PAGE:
“Clients and staff from both firms will experience positive change as a result of the merger,“ said Christopher Stone, PE, F.NSPE, FASCE, president of Clark Nexsen. “In addition to a far deeper level of design services, our clients and our staffs will benefit from our combined engineering, operations, resources, and infrastructure.”

Jeffrey Lee, FAIA, a principal with Pearce Brinkley Cease + Lee, added: “At the center of this decision is our common desire to underscore our commitment to design excellence and to offer clients an architecture and engineering firm recognized for exceptional, high performance design and professional services.”

A revised website representing the merger is forthcoming. Until then, for more information on Clark Nexsen and PBC+L, visit their current websites and social media platforms:

 

Clark Nexsen, PC

Website: www.clarknexsen.com

Facebook: http://www.facebook.com/ClarkNexsen

Twitter: https://twitter.com/clarknexsen

Linked-In: http://www.linkedin.com/company/clark-nexsen

 

PBC+L

Website: http://www.pbclarchitecture.com/

Facebook: http://www.facebook.com/pearce.brinkley.cease.lee

Twitter: https://twitter.com/pbclarch

Linked-In: http://www.linkedin.com/company/pearce-brinkley-cease-lee

Pinterest: http://pinterest.com/b1uep1ate/pearce-brinkley-cease-lee/

VMZinc Gets Renewed Notice of Approval from Strict Regulatory Department

Miami Dade approves Umicore Building Products’ standing seam metal roof systems for hurricane zone.

December 6, 2011 (Raleigh, NC) — Miami Dade County’s Permitting, Environment and Regulatory Affairs department has renewed its Notice of Approval (NOA) for the VMZINC® Double Lock Standing Seam (VM DLLS) metal roofing system, Laurent Heindryckx, Director of Operations for VMZINC/Umicore Building Products USA, announced recently.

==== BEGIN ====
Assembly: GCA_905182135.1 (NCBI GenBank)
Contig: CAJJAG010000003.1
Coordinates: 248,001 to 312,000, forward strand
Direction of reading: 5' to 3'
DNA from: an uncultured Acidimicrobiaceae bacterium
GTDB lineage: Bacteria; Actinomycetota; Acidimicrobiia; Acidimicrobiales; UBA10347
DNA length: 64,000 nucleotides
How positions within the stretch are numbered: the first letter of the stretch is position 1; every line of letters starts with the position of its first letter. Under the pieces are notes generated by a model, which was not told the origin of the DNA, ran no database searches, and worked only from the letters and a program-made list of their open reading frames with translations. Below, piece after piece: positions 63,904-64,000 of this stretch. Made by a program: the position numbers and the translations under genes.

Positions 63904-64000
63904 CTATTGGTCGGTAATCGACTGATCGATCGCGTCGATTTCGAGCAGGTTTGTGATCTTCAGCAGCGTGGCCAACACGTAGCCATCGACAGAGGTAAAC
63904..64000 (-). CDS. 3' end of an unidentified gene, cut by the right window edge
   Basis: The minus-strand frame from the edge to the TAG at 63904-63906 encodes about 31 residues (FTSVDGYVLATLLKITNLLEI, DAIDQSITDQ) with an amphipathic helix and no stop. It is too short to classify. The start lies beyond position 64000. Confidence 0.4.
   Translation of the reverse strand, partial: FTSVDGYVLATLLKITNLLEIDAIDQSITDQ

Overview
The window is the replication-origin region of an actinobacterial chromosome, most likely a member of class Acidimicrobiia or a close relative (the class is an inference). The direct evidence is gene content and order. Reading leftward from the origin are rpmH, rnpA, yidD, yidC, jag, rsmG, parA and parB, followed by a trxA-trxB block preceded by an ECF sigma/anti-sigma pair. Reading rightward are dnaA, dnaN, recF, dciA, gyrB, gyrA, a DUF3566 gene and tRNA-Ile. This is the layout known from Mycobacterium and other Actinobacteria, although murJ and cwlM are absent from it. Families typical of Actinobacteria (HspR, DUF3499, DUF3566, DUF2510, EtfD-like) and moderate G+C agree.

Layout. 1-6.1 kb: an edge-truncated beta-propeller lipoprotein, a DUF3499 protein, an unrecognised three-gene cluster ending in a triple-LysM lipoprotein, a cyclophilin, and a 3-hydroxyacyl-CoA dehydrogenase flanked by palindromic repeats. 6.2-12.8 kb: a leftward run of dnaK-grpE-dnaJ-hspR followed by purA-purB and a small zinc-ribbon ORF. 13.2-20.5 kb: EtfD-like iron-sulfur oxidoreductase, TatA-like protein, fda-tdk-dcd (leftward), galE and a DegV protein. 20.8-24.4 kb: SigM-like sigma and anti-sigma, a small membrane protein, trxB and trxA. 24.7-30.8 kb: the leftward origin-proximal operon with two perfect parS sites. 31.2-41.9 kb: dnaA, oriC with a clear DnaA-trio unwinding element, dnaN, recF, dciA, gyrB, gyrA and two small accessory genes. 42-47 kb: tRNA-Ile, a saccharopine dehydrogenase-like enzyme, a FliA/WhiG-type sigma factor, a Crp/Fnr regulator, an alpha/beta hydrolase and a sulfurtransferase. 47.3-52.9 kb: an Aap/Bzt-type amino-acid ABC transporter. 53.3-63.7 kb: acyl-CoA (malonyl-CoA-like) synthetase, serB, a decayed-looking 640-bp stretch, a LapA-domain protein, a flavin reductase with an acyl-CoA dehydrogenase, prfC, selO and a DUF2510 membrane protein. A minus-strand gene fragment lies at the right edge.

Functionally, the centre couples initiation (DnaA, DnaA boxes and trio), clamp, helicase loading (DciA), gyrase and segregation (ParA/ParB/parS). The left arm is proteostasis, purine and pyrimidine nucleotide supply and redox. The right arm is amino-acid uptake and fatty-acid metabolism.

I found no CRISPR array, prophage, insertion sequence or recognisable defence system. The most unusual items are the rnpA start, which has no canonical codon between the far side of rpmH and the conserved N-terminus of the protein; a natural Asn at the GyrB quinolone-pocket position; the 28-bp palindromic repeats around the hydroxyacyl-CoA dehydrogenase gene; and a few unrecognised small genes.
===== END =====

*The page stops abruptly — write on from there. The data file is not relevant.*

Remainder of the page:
Miami Dade County requires an NOA for any manufacturer who wants to sell its products on projects located in the Miami Dade area of Florida.

“Miami Dade set the most stringent requirements with regards to wind loads and water penetration,” Heindryckx said. “Having this NOA is proof that our panels can sustain hurricane force winds.

Umicore’s VM DLSS (NOA No.: 11-0812.04, Expiration Date 11/16/2016) is classified on the Miami Dade website as appropriate for a “high velocity hurricane zone.”

The VMZINC standing seam metal roof system features a double folded seam. The low height of the seams (1”) contributes to the modernity, lightness, and regularity of the roof and facade, while highlighting its architectural purpose.

“For more complex designs, this system presents a more technologically advanced appearance,” said Daniel Nicely, VMZINC’s Director of Market Development.

Nicely also noted that Umicore’s standing seam technique is particularly suitable for very large roof and facade surfaces and for structures located in regions of harsh climates, like mountain or continental climates, which are often subject to strong winds, heavy rain and snowfall.

“Having the Miami Dade NOA renewed shows that the quality of VMZINC’s architectural building products remains consistent,” Nicely said.

Heindryckx added: “The NOA can be used as a sales argument anywhere in the US to demonstrate the effectiveness of our product even in brutal hurricane zones.”

For more information on the Miami Dade NOA, go to www.miamidade.gov/building/pc-search_app.asp. Select Umicore Building Products USA Inc. in the field “Applicant.”

For more information on VMZINC, visit www.vmzinc-us.com.

About Umicore Building Products USA, Inc.

Umicore is a world-leading producer of architectural zinc. For over 160 years, Umicore has been providing innovative solutions for building owners, architects and contractors. Umicore has offices and representatives all over the world. In the United States, Umicore Building Products USA, Inc., is based in Raleigh, NC. For additional information, visit www.vmzinc-us.com.

Umicore Building Products Donates VMZinc Roof for AIA NC’s New Headquarters

Modern, “Green” Architecture & Design Center to be crowned by

Rendering, AIA NC Center for Architecture & Design